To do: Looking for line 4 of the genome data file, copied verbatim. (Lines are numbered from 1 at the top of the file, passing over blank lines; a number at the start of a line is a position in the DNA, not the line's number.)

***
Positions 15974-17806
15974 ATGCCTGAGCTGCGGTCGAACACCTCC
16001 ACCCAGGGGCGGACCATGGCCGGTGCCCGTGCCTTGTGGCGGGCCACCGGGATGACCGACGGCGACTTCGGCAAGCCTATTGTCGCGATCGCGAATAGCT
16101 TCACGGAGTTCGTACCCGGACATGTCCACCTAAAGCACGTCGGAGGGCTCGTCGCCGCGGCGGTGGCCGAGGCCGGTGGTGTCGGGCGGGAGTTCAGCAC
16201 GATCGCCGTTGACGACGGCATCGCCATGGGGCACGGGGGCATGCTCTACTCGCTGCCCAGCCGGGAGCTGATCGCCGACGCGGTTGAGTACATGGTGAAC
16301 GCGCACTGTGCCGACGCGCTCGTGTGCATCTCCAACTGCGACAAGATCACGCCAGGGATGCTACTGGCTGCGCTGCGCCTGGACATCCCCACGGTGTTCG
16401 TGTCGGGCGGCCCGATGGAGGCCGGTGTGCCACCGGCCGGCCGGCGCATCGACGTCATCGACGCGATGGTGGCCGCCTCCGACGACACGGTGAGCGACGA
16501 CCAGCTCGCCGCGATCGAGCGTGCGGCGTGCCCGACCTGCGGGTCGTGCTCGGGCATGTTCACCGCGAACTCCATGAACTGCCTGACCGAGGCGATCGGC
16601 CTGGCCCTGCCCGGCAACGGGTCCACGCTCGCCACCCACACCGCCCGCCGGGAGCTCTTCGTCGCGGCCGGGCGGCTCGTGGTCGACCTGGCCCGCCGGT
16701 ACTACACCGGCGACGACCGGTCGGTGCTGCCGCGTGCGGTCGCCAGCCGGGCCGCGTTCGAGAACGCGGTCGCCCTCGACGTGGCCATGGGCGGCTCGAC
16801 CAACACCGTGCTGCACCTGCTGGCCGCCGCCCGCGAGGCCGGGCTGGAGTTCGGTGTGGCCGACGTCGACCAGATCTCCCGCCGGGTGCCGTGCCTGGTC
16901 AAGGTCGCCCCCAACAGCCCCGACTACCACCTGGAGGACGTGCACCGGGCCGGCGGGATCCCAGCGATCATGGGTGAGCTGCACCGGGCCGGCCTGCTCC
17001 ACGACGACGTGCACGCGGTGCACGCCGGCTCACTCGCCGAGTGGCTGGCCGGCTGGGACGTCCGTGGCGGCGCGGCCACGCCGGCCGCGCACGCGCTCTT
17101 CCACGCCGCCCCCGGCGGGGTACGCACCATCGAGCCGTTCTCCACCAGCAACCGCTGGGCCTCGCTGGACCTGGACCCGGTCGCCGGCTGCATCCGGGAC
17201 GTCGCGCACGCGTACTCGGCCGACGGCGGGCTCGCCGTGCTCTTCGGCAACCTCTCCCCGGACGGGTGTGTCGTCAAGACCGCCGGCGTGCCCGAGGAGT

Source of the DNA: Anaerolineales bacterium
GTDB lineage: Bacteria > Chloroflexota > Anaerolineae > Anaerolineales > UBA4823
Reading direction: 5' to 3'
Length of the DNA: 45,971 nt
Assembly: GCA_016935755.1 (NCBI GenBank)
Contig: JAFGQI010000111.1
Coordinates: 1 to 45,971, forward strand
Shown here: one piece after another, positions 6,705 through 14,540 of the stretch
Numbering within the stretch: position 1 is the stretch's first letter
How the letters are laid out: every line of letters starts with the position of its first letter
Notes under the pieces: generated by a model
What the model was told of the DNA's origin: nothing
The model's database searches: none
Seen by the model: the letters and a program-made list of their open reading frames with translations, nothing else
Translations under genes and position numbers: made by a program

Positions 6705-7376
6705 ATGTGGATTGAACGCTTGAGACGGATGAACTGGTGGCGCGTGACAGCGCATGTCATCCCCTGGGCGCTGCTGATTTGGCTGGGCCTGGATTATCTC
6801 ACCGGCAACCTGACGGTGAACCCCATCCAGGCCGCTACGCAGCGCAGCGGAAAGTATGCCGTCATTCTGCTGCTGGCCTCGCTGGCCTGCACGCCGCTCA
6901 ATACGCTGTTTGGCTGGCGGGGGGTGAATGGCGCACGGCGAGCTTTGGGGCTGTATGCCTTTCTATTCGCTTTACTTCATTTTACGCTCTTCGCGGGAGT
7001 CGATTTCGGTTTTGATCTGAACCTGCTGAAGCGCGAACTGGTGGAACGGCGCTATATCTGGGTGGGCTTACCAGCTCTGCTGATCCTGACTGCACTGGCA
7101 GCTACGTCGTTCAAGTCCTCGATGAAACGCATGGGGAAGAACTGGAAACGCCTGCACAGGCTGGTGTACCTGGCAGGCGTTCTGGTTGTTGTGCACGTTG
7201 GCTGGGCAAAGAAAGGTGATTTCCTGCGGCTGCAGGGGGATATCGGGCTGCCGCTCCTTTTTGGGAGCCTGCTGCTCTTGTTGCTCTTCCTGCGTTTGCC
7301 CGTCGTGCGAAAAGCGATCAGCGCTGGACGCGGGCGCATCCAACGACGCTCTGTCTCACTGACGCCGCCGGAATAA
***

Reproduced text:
16101 TCACGGAGTTCGTACCCGGACATGTCCACCTAAAGCACGTCGGAGGGCTCGTCGCCGCGGCGGTGGCCGAGGCCGGTGGTGTCGGGCGGGAGTTCAGCAC